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April 2011 Film Calendar

April 15, 2011 | by Judy Moore
EVANSTON, Ill. --- A three-day conference on film criticism, the Talking Pictures Festival and the film series “Useful Lives,” are among the highlights this April at Block Cinema.
Film screenings take place in the James B. Pick and Rosalyn M. Laudati Auditorium at Northwestern University’s Mary and Leigh Block Museum of Art, 40 Arts Circle Drive, Evanston campus. Free parking is available in the lot directly south of the museum.

Unless otherwise noted, general admission to Block Cinema screenings is $6 for the general public or $4 for Block Museum members, Northwestern faculty, staff and students, and individuals aged 65 and older. Quarterly passes are $20. Tickets are available one hour before show time. For more information, call the Block Cinema Hotline at (847) 491-4000 or visit www.blockmuseum.northwestern.edu/block-cinema.



Through panel discussions, film screenings and on-stage conversations with leading film critics, “Illuminating the Shadows,” a conference that will take place from April 21 to 23 at the Block Museum, will explore the current state of film criticism. A distinguished roster of participants from print, broadcast and online media from across the U.S. and from Chicago will examine changes in the field, how those changes are connected to still-relevant critics and practices of the past, and what trends and opportunities are on the horizon. Special support for this program is provided by the Academy of Motion Picture Arts and Sciences, the Rubens Family Foundation, and Northwestern University’s Office of the Provost and Medill School of Journalism, Media, Integrated Marketing Communications.


Block Cinema continues its partnership with Evanston’s annual Talking Pictures Festival, taking place from April 14 to 17. Produced by the non-profit film arts organization Percolator Films, the 2011 festival will screen films in three venues on Northwestern’s Evanston campus, including the Block Museum. To view the full schedule, visit www.talkingpicturesfestival.org.


The Useful Lives Film Series celebrates all those who work with and dream about moving images -- film programmers, theater employees and cinephiles. Even in the age of the multiplex and Netflix, independent theaters and film archives (and the audiences who support them) remain vital cultural forces. Global in scope, the series looks at the lives and fantasies of film enthusiasts across five continents. The series will begin April 29 with “The Long Day Closes,” English auteur Terence Davies’ semi-autobiographical ode to Hollywood glamour.


Talking Pictures Festival, “Old Cats,” 7:30 p.m. Thursday, April 14 (Pedro Peirano and Sebastian Silva, 2010, Chile and United States, 35 mm, 99 minutes). In their follow-up to 2009 Sundance winner “The Maid,” co-directors Silva and Peirano take a cinematic scalpel to the nuclear family. The lives of an elderly couple living comfortably in a high-rise are disrupted by a malfunctioning elevator. Further trouble arrives in the form of a lesbian daughter, who drops in with her girlfriend to push a get-rich-quick scheme. Festival opening night tickets are $12. No discounts, Block Cinema passes or vouchers will be accepted.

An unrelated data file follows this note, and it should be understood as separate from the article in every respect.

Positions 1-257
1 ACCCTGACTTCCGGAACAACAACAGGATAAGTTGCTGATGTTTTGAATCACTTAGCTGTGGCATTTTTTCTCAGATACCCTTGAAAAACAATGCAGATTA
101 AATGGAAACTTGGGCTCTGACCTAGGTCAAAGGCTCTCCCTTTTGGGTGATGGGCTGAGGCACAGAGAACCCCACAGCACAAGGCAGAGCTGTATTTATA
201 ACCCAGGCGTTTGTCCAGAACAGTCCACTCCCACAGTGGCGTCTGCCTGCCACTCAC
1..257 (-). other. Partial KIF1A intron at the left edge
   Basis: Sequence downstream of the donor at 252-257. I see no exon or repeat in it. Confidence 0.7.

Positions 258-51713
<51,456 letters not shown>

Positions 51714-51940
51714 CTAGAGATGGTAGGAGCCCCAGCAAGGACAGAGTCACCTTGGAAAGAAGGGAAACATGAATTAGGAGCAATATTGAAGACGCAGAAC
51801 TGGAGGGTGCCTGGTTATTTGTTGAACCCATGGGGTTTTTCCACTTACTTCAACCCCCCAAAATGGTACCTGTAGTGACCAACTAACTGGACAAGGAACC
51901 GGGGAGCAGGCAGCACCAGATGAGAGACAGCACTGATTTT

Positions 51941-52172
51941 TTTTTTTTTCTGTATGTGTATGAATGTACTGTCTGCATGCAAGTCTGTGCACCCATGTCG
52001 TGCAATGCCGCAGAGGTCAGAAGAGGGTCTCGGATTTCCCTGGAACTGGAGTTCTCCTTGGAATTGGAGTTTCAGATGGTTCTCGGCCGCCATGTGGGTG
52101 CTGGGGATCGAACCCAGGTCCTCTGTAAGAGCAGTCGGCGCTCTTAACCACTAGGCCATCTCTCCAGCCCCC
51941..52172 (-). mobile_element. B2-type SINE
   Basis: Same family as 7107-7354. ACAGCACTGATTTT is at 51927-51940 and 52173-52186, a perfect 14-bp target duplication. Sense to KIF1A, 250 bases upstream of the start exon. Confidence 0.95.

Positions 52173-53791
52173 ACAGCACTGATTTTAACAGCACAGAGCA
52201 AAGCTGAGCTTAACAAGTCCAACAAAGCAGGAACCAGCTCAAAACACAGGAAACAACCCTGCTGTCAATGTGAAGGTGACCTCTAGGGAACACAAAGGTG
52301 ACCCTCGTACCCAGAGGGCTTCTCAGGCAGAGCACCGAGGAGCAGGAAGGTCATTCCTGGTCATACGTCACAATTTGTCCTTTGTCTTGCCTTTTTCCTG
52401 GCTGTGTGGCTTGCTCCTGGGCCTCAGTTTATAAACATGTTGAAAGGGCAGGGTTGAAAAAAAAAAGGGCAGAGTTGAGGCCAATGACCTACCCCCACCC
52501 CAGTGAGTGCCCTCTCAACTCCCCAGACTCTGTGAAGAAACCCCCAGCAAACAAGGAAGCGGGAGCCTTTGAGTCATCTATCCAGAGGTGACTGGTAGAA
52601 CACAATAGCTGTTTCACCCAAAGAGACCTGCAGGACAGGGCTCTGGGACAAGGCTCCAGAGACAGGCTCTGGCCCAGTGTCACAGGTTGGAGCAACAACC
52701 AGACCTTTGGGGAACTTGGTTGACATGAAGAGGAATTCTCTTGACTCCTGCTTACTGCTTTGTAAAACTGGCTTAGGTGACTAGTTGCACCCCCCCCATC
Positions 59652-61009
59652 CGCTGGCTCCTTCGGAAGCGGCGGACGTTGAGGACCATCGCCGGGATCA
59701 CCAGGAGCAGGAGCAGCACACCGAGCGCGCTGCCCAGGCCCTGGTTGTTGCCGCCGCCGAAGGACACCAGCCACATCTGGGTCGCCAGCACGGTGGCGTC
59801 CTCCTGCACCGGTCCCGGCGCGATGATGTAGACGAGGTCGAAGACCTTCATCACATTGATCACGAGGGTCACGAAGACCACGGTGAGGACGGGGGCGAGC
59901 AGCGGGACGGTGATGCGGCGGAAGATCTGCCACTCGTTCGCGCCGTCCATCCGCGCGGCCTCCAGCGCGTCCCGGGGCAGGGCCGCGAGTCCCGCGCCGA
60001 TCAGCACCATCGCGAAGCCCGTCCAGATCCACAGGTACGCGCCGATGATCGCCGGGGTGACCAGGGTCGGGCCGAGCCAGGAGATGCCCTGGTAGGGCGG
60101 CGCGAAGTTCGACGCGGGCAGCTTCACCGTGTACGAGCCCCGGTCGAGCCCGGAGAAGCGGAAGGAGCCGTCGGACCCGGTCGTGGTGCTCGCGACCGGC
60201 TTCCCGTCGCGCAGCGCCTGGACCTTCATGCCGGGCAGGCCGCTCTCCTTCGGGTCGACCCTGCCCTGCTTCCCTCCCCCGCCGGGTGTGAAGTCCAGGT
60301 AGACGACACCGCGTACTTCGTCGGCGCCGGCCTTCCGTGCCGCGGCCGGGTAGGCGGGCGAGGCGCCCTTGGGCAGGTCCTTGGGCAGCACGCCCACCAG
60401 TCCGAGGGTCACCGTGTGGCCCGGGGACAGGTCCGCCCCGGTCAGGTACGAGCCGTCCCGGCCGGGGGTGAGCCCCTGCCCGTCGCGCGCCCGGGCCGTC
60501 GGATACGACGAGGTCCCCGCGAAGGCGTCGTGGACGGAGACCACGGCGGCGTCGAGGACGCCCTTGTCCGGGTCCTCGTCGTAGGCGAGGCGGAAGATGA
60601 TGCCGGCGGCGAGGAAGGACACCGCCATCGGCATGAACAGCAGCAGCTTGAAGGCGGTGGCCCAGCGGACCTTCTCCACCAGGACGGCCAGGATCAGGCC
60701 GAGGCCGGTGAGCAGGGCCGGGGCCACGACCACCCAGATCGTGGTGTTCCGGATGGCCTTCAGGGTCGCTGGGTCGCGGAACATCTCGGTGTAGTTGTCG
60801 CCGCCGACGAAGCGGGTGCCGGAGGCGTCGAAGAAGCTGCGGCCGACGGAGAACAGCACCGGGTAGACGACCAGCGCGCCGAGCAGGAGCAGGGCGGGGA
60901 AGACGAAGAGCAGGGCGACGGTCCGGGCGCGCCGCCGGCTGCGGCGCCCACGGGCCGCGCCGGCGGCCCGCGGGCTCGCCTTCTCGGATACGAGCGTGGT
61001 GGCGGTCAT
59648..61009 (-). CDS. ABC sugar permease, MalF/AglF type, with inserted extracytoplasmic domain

Talking Pictures Festival, “Winter Vacation,” 7:30 p.m. Friday, April 15 (Li Hongqi, 2010, China, DigiBeta, 91 minutes). Poet-turned-filmmaker Li Hongqi’s comedy follows a group of slacker teens in China. As their school holiday draws to a close, their idleness is far from uneventful. Li’s able cast illustrates how the awkwardness, absurdity and hilarity of growing up transcend national and cultural boundaries. The film won the Golden Leopard at the Locarno Film Festival. Tickets are $10 for general admission; $8 for seniors; and $5 for Northwestern students with IDs. No Block Cinema passes or vouchers will be accepted.

Talking Pictures Festival, “Silent Souls,” 3:30 p.m. Sunday, April 17 (Aleksei Fedorchenko, 2010, Russia, 35 mm, 75 minutes). Set in Russia’s ethnic Merjan community, “Silent Souls” is a meditation on loss, love and culture. A recently widowed factory manager enlists the aid of his favorite employee to give his late wife a traditional funeral. As the men and corpse begin their long journey into the rural Merjan heartland, personal memory and national mythology collide. Director Fedorchenko’s elegiac drama won accolades from critics and audiences at the Venice and Toronto International Film festivals. Tickets are $10 for general admission; $8 for seniors; and $5 for Northwestern students with IDs. No Block Cinema passes or vouchers will be accepted.

Film Criticism in Focus, “Tabloid,” 7:30 p.m. Thursday, April 21 (Errol Morris, 2010, United States, 35 mm, 87 minutes). “She was living in a movie long before she came to star in my film,” says director Errol Morris of his latest, formidably self-fabulizing subject and the elliptical center of ‘Tabloid.’ The woman, Joyce McKinney, is a former North Carolina beauty queen who, in 1977, kidnapped her Mormon missionary sweetheart, tied him up, tossed his magic underwear aside, and …end of story? Hardly: As the scandal hit the British tabloids McKinney became the fame machine Fate had in store for her all along. One of Morris’ tightest, most exuberant documentaries, ‘Tabloid’ finds Morris setting aside the fog of war and the horrors of Abu Ghraib for a different sort of combat -- the war for control of a narrative.” –- Michael Phillips. Chicago Tribune film critic Michael Phillips selected and will introduce the film in this special advance screening, courtesy of IFC Films. Admission is free.

Film Criticism in Focus, Panel One, “Past Perfect -- Critical Histories, Seminal Touchstones and Rediscoveries,” 1 p.m. Friday, April 22. This panel will explore the history of film criticism, its influence and the importance of particular critics (such as Serge Daney and Manny Farber) as well as the critic’s role in bringing to light neglected contemporary and forgotten films. Panelists will include freelance and online film critic Fred Camper; New York Times columnist Dave Kehr; film critic Gabe Klinger; Self-Styled Siren film blogger Farran Smith Nehme; and film critic Jonathan Rosenbaum. Nick Davis, assistant professor of English and gender studies at Northwestern’s Weinberg College of Arts and Sciences, will moderate. Admission is free.